Justia U.S. 1st Circuit Court of Appeals Opinion Summaries

Articles Posted in Insurance Law
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The First Circuit affirmed the judgment of the district court dismissing Plaintiffs' breach of contract action against Defendant, their insurer, holding that the district court properly dismissed for failure to state a claim Plaintiffs' claim that Defendant failed to defend and indemnify them in a state court action. Newton Covenant Church (NCC) was comprised of members of the Newton Presbyterian Church (NPC) who withdrew from the Presbyterian Church (USA) and affiliated with a non-Presbyterian organization. NPC and the Presbytery of Boston sued the NCC in the state superior court seeking, among other things, a declaratory judgment that NPC owned church property at 75 Vernon Street in Newton, Massachusetts. NCC submitted a notice to the Great American Insurance Company (GAIC) requesting a defense in the state court action under a Director and Officers insurance policy. GAIC denied coverage on the grounds that the named insured under the policy was NPC, not NCC. After the parties reached a settlement NCC and its individual officers (collectively, Plaintiffs) brought this action against GAIC for breach of contract. The district court dismissed the complaint. The First Circuit affirmed, holding that Plaintiffs' allegations were not reasonably susceptible of an interpretation that would state a claim covered under the policy. View "Newton Covenant Church v. Great American Insurance Co." on Justia Law

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In this diversity case, the First Circuit affirmed the district court's entry of summary judgment against Clarendon National Insurance Company's claim that Philadelphia Indemnity Insurance Company breached its contract with Lundgren management Group, Inc. when Philadelphia declined to tender a defense to Lundgren, holding that the district court did not err in granting summary judgment against Clarendon. Clarendon provided indemnity insurance to Lundgren, a building management corporation, from 2004 to 2005. Philadelphia insured Lundgren from 2007 to 2008. In 2009, Denise Doherty, a resident in a Lundgren-managed building, filed the underlying complaint against Lundgren after mold was discovered in her residence. Lundgren tendered the defense of the underlying complaint to Philadelphia. Philadelphia denied coverage, and Clarendon financed the defense of Lundgren. After the case settled, Philadelphia denied Clarendon's claim for contribution. Clarendon received an assignment from Lundgren of the claim arising in the Doherty matter and then filed the instant suit. The district court entered summary judgment dismissing Clarendon's complaint. The First Circuit affirmed, holding that the district court (1) did not err by granting summary judgment on the duty to defend issue; and (2) properly entered summary judgment dismissing the claims alleging violations of Mass. Gen. Laws ch. 93A and 176D. View "Clarendon National Insurance Co. v. Philadelphia Indemnity Insurance Co." on Justia Law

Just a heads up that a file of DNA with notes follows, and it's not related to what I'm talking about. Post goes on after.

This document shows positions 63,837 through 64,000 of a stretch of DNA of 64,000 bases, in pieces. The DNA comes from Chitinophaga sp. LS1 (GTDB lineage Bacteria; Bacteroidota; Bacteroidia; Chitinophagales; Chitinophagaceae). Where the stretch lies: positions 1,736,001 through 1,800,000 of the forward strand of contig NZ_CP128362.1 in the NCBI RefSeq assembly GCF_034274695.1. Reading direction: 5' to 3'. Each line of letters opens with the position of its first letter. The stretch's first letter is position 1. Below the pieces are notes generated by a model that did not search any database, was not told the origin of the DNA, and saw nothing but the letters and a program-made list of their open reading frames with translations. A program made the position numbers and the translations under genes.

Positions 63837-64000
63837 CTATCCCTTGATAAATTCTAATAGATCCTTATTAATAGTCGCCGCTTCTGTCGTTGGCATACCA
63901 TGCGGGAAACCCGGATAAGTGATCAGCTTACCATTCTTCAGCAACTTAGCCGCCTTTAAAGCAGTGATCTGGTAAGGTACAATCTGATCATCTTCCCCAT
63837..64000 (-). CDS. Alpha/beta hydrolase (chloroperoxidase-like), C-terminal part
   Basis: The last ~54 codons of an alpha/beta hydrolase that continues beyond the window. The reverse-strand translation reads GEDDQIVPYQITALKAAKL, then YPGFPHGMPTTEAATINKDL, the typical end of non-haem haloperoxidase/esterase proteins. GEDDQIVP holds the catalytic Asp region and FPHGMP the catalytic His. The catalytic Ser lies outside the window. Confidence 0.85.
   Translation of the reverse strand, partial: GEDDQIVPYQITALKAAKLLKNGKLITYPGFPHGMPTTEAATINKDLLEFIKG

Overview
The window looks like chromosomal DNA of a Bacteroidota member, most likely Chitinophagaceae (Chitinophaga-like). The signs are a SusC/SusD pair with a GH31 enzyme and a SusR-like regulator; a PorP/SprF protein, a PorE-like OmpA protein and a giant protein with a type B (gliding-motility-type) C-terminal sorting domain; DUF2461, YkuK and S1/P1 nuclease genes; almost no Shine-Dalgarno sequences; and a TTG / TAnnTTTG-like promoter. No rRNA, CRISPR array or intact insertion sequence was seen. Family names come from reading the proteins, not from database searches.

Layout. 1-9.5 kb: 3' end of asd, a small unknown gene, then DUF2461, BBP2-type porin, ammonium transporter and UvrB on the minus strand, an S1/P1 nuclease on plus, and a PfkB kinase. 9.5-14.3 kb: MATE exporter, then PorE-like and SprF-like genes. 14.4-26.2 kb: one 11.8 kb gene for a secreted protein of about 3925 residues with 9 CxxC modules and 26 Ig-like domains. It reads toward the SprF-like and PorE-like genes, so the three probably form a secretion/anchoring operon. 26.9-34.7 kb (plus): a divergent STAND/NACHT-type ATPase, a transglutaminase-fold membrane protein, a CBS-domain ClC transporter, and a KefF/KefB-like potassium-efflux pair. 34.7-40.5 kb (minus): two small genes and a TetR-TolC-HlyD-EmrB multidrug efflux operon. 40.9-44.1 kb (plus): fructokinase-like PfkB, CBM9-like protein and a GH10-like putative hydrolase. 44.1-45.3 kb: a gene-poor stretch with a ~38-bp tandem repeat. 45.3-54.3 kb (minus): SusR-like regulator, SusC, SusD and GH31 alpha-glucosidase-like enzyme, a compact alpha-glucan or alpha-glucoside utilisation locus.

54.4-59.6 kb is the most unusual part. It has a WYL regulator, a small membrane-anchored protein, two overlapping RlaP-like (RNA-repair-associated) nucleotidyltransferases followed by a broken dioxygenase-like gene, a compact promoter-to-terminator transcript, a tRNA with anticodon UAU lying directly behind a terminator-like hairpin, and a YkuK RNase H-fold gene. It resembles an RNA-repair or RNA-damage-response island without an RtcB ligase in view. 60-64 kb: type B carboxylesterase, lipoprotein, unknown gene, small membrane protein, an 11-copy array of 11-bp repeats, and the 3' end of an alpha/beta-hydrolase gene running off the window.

Posted in: Insurance Law
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In this insurance dispute, the First Circuit affirmed the judgment of the district court granting summary judgment in favor of Defendants and dismissing Plaintiff's suit to recover unreimbursed defense costs that a former investment advisory firm (Firm) incurred in connection with a Securities and Exchange Commission (SEC) investigation of the Firm, holding that the Firm was not entitled to coverage. Plaintiff, in his capacity as trustee of a trust established during the bankruptcy proceedings of the Firm, filed this suit against Defendants, two of the Firm's excess insurers, seeking to recover defense costs that the Firm incurred in connection with the SEC investigation. The district court granted summary judgment for Defendants, concluding that an SEC order issued before the start of Defendants' coverage period initiated the investigation of the Firm, and this order triggered the policy's "deemed-made" clause, meaning that the claim was deemed first made prior to Defendants' policy taking effect. The First Circuit affirmed, holding (1) the SEC investigation was a claim that was deemed to have been made when the SEC order issued prior to the inception of Defendants' policies; and (2) accordingly and the claim was outside of the policies' coverage period, and Defendants were not obligated to reimburse the Firm for its defense costs. View "Jalbert v. Zurich Services Corp." on Justia Law